This forum only began this week and unfortunately it’s only 1 week long, so it will be ending very quickly. I’ve learned that cognition is the process of one’s thinking and metacognition is the process of thinking about one’s thinking. This is a good article on Metacognition: The Gift That Keeps Giving. Students that have the ability to think about their thoughts with the aim of improving their learning are a enjoyable to teach. This article uses the metaphor that students learning cognitive and metacognitive strategies offers them tools to “drive their brains”. Students are more conscious, reflective and aware of their progress along their learning path. I like how the article specifically breaks down strategies for encouraging metacognition in students.  Many great techniques are pointed out including allowing students to choose which topics they want to study and defining metacognition.

Here’s a video on A Focus on Teaching: Metacognition. It involves questions like “How do I better on my test?” Instead of replying “study harder”, it involves teaching students to recognize what they know and what they don’t know. This focuses on the gap between knowing the material and applying the material. First you have to learn the facts before you can apply the concept of metacognition. Here’s an image of a breakdown of metacognition. I found it very helpful.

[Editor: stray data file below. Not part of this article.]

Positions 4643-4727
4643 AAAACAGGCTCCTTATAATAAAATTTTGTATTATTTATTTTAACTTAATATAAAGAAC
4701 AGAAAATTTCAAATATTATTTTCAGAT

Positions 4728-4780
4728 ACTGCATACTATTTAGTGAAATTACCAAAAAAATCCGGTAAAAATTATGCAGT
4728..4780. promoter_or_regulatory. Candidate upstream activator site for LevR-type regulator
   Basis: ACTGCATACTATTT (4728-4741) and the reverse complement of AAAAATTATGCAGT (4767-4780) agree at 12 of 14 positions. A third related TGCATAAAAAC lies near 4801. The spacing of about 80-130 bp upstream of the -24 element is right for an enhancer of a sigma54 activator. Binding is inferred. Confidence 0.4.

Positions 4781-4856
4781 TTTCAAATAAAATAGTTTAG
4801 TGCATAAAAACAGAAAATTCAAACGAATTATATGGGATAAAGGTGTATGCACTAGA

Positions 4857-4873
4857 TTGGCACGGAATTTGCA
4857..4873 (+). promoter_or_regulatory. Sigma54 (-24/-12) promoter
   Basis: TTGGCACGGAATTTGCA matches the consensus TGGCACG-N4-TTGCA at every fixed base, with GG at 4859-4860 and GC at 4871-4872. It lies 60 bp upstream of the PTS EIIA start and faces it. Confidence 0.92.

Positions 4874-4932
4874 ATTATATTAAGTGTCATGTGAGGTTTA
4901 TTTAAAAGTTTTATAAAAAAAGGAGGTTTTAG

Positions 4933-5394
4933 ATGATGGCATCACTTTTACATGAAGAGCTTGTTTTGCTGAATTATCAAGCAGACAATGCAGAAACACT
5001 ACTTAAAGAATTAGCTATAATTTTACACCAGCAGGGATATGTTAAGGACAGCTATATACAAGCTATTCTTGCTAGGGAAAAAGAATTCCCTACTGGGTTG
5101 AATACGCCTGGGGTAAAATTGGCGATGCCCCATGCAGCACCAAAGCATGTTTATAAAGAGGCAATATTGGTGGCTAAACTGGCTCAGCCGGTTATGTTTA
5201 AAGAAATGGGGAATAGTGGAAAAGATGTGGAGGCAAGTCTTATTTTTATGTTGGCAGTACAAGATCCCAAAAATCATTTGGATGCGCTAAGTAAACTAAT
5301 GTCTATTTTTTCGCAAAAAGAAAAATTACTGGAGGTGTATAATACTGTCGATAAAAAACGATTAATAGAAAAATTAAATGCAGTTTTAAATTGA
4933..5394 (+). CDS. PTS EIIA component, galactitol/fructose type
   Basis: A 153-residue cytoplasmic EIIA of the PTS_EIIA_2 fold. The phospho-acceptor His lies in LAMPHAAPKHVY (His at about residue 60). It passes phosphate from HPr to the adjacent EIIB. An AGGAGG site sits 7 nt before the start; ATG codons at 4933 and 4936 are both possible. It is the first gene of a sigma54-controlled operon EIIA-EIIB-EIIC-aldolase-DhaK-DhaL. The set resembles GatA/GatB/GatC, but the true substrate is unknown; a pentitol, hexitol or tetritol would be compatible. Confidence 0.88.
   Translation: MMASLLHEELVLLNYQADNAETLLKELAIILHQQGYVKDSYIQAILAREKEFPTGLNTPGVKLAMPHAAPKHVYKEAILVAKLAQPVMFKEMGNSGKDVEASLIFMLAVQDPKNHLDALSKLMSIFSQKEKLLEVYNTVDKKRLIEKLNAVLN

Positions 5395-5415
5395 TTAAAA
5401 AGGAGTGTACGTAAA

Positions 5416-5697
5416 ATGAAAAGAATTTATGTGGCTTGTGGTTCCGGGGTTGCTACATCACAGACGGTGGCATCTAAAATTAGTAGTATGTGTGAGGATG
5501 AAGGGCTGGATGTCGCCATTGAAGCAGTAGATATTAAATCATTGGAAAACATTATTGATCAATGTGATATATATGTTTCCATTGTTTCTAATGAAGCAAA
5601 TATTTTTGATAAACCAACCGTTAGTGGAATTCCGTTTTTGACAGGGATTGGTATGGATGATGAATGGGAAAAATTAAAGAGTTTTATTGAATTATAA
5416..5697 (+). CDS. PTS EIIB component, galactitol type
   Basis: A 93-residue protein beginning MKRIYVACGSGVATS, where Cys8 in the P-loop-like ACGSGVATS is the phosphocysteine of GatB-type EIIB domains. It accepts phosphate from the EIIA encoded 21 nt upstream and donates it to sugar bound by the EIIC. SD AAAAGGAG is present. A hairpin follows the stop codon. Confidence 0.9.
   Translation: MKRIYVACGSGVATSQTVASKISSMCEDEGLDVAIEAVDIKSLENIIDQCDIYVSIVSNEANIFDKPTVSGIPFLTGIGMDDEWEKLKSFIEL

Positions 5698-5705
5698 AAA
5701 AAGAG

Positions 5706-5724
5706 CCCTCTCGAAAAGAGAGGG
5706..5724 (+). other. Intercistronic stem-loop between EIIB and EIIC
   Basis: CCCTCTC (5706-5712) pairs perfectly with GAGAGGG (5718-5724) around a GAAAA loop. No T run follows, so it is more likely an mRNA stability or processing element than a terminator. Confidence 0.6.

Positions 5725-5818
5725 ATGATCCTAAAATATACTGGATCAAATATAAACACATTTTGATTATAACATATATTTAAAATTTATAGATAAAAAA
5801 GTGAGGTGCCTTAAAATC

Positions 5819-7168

Here’s a video involving Incorporating Metacognition Strategies Into the Classroom. It’s a good explanation video.

This discussion forum on thinking about your thinking involves a lot of thinking. I like to ask students to challenge some of the ideas or concepts that are given to them. It makes them think. We often have a discussion on a particular topic, students leave for the day and we have another discussion the next day. Students have had a chance to further reflect on their learning, research the topic some more and then reflect on their thinking and share all of this in the class. It’s great.

Doug posted this great video on A Brief Intro to Metacognition. It’s a very short, concise video that definitely could be used to encourage some classroom discussion afterwards. It identifies key words such as reflection, awareness, knowledge, management, mindfulness, evaluation, critical and creative thinking.



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